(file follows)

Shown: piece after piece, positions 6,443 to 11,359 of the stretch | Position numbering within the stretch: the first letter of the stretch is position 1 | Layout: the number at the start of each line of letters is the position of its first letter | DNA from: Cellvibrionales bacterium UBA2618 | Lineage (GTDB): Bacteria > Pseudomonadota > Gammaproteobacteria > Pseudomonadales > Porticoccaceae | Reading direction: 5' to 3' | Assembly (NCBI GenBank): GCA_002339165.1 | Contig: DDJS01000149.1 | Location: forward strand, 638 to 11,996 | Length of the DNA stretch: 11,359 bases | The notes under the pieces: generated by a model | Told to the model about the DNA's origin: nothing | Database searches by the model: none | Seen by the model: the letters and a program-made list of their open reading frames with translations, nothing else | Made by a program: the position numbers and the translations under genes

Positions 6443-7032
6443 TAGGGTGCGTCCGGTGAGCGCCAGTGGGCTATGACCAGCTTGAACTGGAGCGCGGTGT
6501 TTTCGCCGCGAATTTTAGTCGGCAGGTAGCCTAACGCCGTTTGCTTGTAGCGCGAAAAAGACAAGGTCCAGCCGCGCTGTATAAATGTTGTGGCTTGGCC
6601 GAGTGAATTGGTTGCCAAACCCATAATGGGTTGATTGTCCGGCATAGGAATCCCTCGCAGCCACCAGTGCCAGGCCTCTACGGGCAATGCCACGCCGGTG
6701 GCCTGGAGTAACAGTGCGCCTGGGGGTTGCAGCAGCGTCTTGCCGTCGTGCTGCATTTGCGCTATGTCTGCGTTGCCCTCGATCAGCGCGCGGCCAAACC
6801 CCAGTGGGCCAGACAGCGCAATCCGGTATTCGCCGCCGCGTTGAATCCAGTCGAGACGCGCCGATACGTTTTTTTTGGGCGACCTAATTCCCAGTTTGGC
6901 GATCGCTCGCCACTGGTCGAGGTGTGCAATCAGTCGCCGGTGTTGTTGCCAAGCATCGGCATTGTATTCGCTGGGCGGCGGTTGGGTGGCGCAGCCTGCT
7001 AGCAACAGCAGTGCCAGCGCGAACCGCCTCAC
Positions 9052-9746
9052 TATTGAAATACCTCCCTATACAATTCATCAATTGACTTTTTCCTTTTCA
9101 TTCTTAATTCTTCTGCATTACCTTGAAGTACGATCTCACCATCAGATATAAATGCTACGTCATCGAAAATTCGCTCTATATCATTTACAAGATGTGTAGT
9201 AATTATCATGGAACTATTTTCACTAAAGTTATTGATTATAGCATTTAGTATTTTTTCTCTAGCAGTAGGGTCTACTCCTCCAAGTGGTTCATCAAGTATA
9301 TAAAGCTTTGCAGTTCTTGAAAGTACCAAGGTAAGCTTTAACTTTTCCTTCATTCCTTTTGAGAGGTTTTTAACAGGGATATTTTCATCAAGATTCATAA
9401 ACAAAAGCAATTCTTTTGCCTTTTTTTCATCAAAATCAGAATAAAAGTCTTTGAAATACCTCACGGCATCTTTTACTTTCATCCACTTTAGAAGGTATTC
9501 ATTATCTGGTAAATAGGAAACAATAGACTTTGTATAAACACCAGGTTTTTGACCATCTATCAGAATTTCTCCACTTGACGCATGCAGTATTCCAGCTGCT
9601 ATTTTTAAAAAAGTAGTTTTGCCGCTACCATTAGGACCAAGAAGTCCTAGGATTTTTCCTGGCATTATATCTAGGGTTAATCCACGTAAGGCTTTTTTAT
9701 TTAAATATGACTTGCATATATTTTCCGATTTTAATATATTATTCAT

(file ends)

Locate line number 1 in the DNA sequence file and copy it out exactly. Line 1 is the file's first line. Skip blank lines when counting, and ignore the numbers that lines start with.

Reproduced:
Shown: piece after piece, positions 6,443 to 11,359 of the stretch | Position numbering within the stretch: the first letter of the stretch is position 1 | Layout: the number at the start of each line of letters is the position of its first letter | DNA from: Cellvibrionales bacterium UBA2618 | Lineage (GTDB): Bacteria > Pseudomonadota > Gammaproteobacteria > Pseudomonadales > Porticoccaceae | Reading direction: 5' to 3' | Assembly (NCBI GenBank): GCA_002339165.1 | Contig: DDJS01000149.1 | Location: forward strand, 638 to 11,996 | Length of the DNA stretch: 11,359 bases | The notes under the pieces: generated by a model | Told to the model about the DNA's origin: nothing | Database searches by the model: none | Seen by the model: the letters and a program-made list of their open reading frames with translations, nothing else | Made by a program: the position numbers and the translations under genes